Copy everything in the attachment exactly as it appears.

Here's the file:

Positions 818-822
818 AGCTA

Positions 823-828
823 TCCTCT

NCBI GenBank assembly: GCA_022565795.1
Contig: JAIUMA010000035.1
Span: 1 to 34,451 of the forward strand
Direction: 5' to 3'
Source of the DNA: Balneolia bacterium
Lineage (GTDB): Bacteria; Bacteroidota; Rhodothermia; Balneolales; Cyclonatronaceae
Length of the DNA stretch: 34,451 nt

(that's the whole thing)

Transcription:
Positions 818-822
818 AGCTA

Positions 823-828
823 TCCTCT

NCBI GenBank assembly: GCA_022565795.1
Contig: JAIUMA010000035.1
Span: 1 to 34,451 of the forward strand
Direction: 5' to 3'
Source of the DNA: Balneolia bacterium
Lineage (GTDB): Bacteria; Bacteroidota; Rhodothermia; Balneolales; Cyclonatronaceae
Length of the DNA stretch: 34,451 nt